It’s easy to forget that will.i.am and co. were once regarded as an alt-hip-hop outfit in the vein of A Tribe Called Quest. The Time (Dirty Bit) sticks rigidly to The Black Eyed Peas’ super-commercial formula – bleepy synths, clubby beats and enough AutoTune to make Daft Punk sound organic, all topped off with a lazy sample of the Dirty Dancing number. Unlike Jennifer Grey’s Baby, this definitely deserved to be put in the corner.

19 Dizzee Rascal and James Corden: Shout (interpolation of Tears for Fears’ Shout, No.4, 1984)

Dizzee Rascal was hailed as the voice of his generation with Mercury Prize-winning 2003 debut album Boy In Da Corner. And yet within seven years the grime pioneer was fronting a Simon Cowell-backed Tears For Fears cover with one half of Horne & Corden. Shout, of course, was England’s unofficial 2010 World Cup song. But neither Dizzee’s dodgy rhymes nor Corden’s bellowing could inspire the Three Lions to anything more than a humiliating early exit.

18 KWS – Please Don’t Go (originally recorded by KC & the Sunshine Band, No.3, 1979)

KWS’s house-pop reworking of KC & The Sunshine Band’s lovelorn ballad just about qualifies here – the original reached its peak position in only the second chart week of 1980. The group were hastily assembled to cover Please Don’t Go following a UK rights issue with German act Double You’s similar idea. And then there’s the rumour that it was recorded with an ulterior motive – to persuade Des Walker to stay at the trio’s beloved Nottingham Forest.

17 A1: Take On Me (originally recorded by A-ha, No.2, 1985)

Contrary to what the casual music-buying public would probably believe, A-ha’s sole UK No.1 appeared courtesy of The Sun Always Shines On TV, not one of the 1980s’ quintessential hits. Originally reaching No.2, Take On Me did eventually go one better at the turn of the millennium thanks to an altogether more traditional boyband renowned more for their curtains than their cheekbones. A1’s cover version was accompanied by a Matrix-meets-Tron video, which at the time was deemed cutting-edge.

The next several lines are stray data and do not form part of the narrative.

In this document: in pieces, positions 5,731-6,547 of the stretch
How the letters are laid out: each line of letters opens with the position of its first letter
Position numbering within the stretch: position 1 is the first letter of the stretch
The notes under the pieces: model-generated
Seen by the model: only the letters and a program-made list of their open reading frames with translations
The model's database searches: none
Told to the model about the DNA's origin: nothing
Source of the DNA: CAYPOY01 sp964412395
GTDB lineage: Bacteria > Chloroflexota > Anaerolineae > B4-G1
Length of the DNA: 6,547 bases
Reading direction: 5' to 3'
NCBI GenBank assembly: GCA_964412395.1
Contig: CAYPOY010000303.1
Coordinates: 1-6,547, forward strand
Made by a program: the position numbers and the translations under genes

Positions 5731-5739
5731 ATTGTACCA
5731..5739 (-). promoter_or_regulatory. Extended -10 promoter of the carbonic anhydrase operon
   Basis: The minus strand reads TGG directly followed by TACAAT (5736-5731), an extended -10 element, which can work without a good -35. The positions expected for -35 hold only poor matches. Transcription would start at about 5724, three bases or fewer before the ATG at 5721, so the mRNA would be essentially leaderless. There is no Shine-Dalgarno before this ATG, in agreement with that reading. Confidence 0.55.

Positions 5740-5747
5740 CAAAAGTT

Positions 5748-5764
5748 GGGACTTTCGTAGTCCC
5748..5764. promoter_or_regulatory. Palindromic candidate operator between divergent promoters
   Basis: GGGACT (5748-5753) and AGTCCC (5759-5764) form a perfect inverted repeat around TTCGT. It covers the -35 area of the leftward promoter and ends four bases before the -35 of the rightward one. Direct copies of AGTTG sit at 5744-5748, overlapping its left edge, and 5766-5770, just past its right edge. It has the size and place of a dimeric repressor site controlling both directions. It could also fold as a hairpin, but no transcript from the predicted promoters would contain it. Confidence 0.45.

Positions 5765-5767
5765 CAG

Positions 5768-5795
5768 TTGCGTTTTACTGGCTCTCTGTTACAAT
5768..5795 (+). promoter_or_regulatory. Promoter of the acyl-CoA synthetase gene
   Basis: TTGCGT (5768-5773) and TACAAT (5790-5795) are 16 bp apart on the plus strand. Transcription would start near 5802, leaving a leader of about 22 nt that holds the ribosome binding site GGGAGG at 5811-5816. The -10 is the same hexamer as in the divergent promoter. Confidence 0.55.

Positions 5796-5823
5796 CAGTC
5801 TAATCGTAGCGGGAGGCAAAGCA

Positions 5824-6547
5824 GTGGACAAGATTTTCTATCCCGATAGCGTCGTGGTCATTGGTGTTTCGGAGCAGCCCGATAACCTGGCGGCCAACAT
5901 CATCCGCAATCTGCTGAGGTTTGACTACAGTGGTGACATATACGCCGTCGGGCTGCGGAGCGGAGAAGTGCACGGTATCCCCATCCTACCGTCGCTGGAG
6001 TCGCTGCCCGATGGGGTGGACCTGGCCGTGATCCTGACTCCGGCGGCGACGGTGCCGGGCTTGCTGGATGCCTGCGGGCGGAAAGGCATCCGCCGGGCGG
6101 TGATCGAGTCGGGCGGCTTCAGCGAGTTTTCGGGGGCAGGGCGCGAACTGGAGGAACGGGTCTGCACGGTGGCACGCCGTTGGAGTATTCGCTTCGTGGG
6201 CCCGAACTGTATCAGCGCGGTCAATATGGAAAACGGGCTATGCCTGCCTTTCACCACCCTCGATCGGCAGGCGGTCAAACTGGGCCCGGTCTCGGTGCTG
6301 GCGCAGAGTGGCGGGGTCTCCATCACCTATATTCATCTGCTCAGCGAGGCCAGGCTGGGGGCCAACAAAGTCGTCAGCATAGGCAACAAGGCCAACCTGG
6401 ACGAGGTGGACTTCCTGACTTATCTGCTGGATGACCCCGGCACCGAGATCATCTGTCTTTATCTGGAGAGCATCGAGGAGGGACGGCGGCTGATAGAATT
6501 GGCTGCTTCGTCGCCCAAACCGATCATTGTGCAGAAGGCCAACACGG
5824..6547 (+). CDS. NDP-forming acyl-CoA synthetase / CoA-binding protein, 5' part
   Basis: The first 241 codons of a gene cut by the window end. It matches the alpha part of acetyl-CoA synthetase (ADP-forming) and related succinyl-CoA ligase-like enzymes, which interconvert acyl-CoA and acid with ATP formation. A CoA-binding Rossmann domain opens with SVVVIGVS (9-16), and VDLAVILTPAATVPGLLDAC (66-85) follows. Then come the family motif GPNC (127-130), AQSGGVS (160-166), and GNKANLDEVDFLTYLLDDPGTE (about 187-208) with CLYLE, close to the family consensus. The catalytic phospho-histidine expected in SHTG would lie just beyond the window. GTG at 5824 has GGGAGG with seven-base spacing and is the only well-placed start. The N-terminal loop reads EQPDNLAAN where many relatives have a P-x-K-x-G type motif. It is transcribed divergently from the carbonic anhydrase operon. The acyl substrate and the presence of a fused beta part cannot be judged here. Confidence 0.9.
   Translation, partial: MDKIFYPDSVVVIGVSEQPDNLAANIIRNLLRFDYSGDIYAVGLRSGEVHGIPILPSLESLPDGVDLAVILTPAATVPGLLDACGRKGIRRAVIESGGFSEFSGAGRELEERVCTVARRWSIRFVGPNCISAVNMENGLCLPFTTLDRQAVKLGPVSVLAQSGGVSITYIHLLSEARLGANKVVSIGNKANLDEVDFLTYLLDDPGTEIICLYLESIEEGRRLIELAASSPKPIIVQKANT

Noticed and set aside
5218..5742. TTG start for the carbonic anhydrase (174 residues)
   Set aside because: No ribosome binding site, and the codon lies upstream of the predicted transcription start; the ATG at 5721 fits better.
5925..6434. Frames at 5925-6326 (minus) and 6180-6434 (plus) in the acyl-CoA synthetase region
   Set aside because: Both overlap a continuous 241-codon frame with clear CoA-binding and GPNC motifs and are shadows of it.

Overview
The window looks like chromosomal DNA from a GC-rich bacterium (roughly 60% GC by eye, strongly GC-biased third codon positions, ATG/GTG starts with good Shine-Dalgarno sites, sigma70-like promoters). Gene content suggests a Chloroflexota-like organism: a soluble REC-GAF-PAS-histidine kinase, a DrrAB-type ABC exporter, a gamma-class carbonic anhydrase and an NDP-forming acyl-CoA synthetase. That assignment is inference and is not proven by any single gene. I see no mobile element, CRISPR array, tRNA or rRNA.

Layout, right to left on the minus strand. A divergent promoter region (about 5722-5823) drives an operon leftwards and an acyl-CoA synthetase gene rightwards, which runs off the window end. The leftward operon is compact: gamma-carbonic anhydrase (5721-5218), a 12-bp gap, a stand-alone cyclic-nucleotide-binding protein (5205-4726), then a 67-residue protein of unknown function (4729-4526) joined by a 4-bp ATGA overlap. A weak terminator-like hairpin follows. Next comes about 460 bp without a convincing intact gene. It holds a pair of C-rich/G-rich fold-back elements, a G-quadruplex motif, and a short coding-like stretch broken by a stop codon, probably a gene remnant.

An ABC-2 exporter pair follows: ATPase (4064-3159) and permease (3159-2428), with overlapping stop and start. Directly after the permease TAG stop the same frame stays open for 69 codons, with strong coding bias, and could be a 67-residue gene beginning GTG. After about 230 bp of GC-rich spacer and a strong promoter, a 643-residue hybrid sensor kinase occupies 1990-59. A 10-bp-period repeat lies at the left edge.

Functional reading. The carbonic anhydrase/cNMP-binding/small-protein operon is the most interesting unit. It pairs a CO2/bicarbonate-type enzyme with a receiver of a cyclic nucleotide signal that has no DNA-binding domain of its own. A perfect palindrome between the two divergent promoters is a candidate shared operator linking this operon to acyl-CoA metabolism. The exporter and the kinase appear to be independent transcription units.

Read more: The a-ha albums

16 Geri Halliwell: It’s Raining Men (originally recorded by The Weather Girls, No.2, 1983)

It seems fair to say that Geri Halliwell doesn’t possess the powerhouse tones of Martha Wash and Izora-Rhodes Armstead. But what she lacks in vocal ability, she makes up for in sheer enthusiasm on this spirited take on The Weather Girls’ classic. Recorded for the Bridget Jones’s Diary soundtrack in 2001, Halliwell gives it her all on her fourth successive and final UK No.1, with its Flashdance-inspired promo only adding to the sense of pure unadulterated camp.

15 DJ Sammy and Yanou featuring Do: Heaven (originally recorded by Bryan Adams, No.38, 1985)

DJ Sammy would later give Don Henley’s Boys Of Summer a similar trance-lite reworking but it was another AOR veteran that inspired his only UK chart-topper. A No.1 hit in the States, Bryan Adams’ Heaven was all but ignored across the pond. However, the diminutive Spaniard’s cover was practically unavoidable in the autumn of 2002, with a stripped-back Candlelight Mix also catering for those who preferred Magic FM to the Ministry Of Sound.

14 LL Cool J: Ain’t Nobody (interpolation of Rufus & Chaka Khan’s Ain’t Nobody, No.8, 1984)

There have been no less than six hit covers of Rufus & Chaka Khan’s funk classic, ranging from Liberty X’s clever mash-up with The Human League’s Being Boiled to Felix Jaehn’s insipid tropical house makeover. This unexpected chart-topper from one of hip-hop’s elder statesmen sits somewhere in-between. The coquettish call and response is a neat addition, but even LL himself sounds slightly bored with its pedestrian pop-rap production.

Read more: Top 20 Side Projects

13 Eminem: Like Toy Soldiers (sample of Martika’s Toy Soldiers, No.5, 1989)

From Labi Siffre (My Name Is) to Dido (Stan), Marshall Mathers’ sampling habits have always been a little more diverse, and indeed a little more unfashionable, than your average motormouthed rapper. Once again sitting at odds with his enfant terrible reputation, the third single from 2005’s Encore gave the anthemic power balladry of Martika’s US No.1 Toy Soldiers an unlikely new lease of life. The pitch-shifted sample sure isn’t subtle, but then Eminem is always at his most palatable when he plays it straight. 

12 The Bluebells: Young at Heart (originally reached No.8, 1984)